The Egyptian commission for political parties has officially registered the Freedom and Justice Party created by Muslim Brotherhood to run in the upcoming parliamentary polls, the Islamist movement said on its website.
The new party, which claims to be secular and completely distinct from the Muslim Brotherhood, is hoping to win around half of the parliamentary seats in the polls scheduled for September.
"The Freedom and Justice Party is officially recognized as of today (on Monday) after meeting all requirements stipulated by the New Parties Law," the committee said in a statement carried by the Egyptian Gazette website.
In order to soften its hard-line Islamist image, the party has appointed a Coptic Christian as vice president and invited Christians and women to join its ranks, although it emphasized strict adherence to Islamic values as the core of its political doctrine.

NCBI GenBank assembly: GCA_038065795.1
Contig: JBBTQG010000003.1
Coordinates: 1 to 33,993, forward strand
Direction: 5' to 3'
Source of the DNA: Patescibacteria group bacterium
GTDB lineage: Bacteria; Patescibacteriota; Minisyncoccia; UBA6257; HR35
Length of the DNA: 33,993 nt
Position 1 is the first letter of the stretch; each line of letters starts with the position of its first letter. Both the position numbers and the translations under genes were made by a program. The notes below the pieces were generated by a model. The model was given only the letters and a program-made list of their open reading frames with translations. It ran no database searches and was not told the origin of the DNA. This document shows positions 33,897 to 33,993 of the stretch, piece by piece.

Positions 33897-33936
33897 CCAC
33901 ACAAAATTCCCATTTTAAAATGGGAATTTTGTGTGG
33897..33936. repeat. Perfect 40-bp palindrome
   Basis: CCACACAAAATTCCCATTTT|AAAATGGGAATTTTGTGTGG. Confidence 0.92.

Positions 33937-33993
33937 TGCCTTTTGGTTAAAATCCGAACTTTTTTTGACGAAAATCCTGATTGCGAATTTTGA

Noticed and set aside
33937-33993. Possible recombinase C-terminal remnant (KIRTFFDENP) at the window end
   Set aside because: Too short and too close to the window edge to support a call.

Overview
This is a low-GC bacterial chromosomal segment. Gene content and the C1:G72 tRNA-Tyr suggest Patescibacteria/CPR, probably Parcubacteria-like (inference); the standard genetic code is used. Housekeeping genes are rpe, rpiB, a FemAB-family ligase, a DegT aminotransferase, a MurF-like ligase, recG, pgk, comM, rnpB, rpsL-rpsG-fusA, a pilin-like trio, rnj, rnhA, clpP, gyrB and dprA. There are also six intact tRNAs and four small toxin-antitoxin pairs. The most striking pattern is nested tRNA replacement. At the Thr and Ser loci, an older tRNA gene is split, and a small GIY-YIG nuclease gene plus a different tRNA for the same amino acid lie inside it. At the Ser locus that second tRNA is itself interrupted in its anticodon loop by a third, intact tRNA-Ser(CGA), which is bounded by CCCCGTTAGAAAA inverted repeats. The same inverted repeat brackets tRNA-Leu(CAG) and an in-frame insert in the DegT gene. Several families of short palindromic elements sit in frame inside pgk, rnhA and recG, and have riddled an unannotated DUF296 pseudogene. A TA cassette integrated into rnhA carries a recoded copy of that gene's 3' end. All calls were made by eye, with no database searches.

Last month, the party announced that it had about 9,000 founding members.
The Muslim Brotherhood, created in 1928 by Hasan al-Banna, was banned in 1954 for its alleged involvement in the attempted assassination of President Gamal Abdul Nasser.
After renouncing violence in the 1970s, the movement, although still outlawed, became a major political opponent of President Hosni Mubarak. The group was legalized four month after Mubarak was ousted as Egypt's leader amid large-scale opposition protests in February.
Although the group has said it would not take part in the upcoming presidential elections, two of its leaders, Abdul Munim Abu al-Futuh and Sheikh Hazem Abu Ismail, have already announced their intention to run for president.
CAIRO, June 7 (RIA Novosti)